There are subtle differences in the general designs of the town, such as all of the women have eye lashes, whereas the men don't, which is traditionally a feature that females take more care of. Apart from these, they have all been templated on the same visual style and colour scheme, which I believe works well for keeping their universe the same.

Feedback from my Final Crit

This is the film I presented in my final crit earlier today:

The feedback I got was mostly very good;

The grey objects on white background give my piece a tone that's quite bland and simple, which describes my character very well.
They also said the lip syncing was done quite well, and my voice acting for it also adds to the tone of the piece and compliments the characteristics of Moom.

Overall the class agreed it is a simple yet effective piece that was a great first attempt at using Maya!

A few points that I could improve are adding in overlapping and follow through actions - particularly in the arms - to loosen the character up a bit and give him more life.
I could also add in a sound effect as the cloth in the third scene is moving across the window, and turn up the volume slightly on my brush sound effects.

I can set aside some time within the next week to alter these points and make my animation even better!

Sunday, 11 January 2015

Pink Panther

One interesting character that has been re-made over the years is Inspector Clouseau from the film series Pink Panther.

He is supposedly a helpful hand to the police, but his thriving confidence and clumsiness result in a series of blunders that distract and help the criminals to escape sooner than they could have. However despite these mishaps, he still manages to solve the case - eventually.

With every re make, animated or otherwise, he has been accessorised with a hat, moustache and suit, all of which assist with the portrayal of a man who is very confident with his work and his looks. This being said, it is his actions that speak loudest; his upright stance suggesting authority among everyone else, the way he handles artefacts shows how oblivious he can be sometimes, even his accent makes him sound slightly arrogant.

However it is these traits that make him an interesting character and enjoyable to watch, the audience asks themselves how can such a man become an inspector? And a good one at that.

Monsters University

How do you create a monster with a personality? Pixar answered this with their popular films 'Monsters Inc.' and 'Monsters University'. The first describes what happens on the other side of a cupboard door, visualising the theory that children see monsters in their room at night. And the second is a prequel to the first, telling the story of how the main characters got to their position in the first film.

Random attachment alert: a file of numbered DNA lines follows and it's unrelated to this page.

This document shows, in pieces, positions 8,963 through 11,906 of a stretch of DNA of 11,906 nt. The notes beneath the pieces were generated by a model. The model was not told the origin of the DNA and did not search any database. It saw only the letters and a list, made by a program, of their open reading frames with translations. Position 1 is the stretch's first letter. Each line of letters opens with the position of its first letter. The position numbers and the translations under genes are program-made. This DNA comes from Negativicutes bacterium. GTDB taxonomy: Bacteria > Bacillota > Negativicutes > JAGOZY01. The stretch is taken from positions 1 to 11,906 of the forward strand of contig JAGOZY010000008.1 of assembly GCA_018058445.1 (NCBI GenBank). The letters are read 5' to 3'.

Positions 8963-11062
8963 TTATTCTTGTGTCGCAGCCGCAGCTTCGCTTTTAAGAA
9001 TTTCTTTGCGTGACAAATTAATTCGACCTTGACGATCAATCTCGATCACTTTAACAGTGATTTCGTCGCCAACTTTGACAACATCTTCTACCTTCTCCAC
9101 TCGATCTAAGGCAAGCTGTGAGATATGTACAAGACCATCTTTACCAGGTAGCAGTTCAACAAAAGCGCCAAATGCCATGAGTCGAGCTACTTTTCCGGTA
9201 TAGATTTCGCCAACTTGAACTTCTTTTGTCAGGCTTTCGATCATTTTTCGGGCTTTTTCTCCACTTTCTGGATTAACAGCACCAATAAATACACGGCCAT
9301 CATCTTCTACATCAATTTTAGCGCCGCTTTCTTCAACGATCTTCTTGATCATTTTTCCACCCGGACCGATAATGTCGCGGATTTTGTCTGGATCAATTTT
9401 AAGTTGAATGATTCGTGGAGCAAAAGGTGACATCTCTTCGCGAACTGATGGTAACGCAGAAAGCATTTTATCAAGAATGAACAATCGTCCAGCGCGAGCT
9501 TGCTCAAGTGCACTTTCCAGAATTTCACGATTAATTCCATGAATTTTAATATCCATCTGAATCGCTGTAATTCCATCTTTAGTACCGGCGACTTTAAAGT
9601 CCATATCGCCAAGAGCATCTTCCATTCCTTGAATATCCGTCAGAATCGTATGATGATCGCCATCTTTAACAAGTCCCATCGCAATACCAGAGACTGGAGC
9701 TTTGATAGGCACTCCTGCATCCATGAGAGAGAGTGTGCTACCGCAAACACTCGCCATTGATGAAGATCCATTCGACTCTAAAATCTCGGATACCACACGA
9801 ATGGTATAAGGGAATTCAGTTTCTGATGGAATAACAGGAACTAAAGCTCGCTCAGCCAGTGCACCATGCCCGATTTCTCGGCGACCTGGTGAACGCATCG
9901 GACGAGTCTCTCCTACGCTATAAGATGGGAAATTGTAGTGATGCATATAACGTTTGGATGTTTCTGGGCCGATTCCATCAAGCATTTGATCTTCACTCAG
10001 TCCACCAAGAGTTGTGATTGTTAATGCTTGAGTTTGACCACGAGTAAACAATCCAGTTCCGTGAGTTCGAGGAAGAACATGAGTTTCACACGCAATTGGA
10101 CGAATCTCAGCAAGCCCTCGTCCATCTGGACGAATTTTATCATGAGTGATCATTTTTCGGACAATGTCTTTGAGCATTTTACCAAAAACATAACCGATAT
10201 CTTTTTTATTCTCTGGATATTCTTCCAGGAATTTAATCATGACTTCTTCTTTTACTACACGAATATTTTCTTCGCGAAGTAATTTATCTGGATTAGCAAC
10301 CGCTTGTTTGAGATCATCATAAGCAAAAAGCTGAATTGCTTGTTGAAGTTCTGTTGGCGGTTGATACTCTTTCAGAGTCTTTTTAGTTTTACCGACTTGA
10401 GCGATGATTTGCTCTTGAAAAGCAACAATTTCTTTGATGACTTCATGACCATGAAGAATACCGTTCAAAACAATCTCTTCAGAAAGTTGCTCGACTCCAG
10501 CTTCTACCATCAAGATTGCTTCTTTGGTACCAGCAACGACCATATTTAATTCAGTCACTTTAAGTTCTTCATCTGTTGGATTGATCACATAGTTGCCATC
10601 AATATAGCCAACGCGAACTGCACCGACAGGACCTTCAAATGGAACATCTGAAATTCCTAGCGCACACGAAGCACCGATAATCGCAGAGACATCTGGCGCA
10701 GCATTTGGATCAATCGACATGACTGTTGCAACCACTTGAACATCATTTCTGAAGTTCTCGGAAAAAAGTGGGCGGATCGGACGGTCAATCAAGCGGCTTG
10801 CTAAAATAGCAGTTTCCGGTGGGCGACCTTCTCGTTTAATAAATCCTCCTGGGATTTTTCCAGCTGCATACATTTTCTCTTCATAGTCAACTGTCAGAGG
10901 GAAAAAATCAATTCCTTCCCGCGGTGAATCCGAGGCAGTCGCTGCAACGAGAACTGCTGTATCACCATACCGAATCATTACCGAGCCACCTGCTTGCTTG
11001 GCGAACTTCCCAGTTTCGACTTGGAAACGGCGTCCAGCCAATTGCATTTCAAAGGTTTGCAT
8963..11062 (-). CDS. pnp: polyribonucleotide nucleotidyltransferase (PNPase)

In Monsters University, the artists had to alter their designs in order to make the prequel setting believable. It was set in the 80's, whereas Monsters Inc took place in the 90's, so it was interesting to see the subtle changes between films.

The character designs didn't change too much between the films, but "a hook" was added to the university students to make it obvious that it was the same monster but younger, such as Mike's retainer, and Sully's hairstyle/size.

Randal has an interesting character development, because at university he is wearing glasses which portray his originally nerdy personality, which kept the audience curious as to how he changed from a good student to the evil character in Monsters Inc.

Another way to keep it relatable to the audiences was to re create the stereotypical feel of the American university lifestyle with sororities and traditional campus grounds, but adapting everything to how the artists envisioned the monstrous world.

The background characters add to the atmosphere of the film; the designers created a few main types of monster to feature, then adapted each design to look slightly different, using a certain colour scheme and having a body structure for reference.

Every aspect of a film is important to telling a narrative, especially a prequel/sequel because the audience already has an idea of how it could look.

It's All Coming Together...

I've started animating on my second scene for my film 'When will my life begin?'!

I took 'test 2' as a trial run as a way for me to get used to moving Moom. I will make the first sweep arm movement start earlier so that Moom isn't standing still for too long, and the head/body will twist around more as the arm moves.

After evaluating what I did on the test above, I decided to start again and try to extend my movement further so it flows more naturally. I am a lot happier with the second trial I did because I added in a more natural twist in the upper body and foot as he turns around to sweep next to him. The left arm also swings behind him as he moves forward with the broom to try and emphasise that movement.

In my first scene I have now added head movements:

I think this looks better than my previous tests because it gives him more life, despite him being tired.

Now I will start rendering these scenes to watch them in high quality.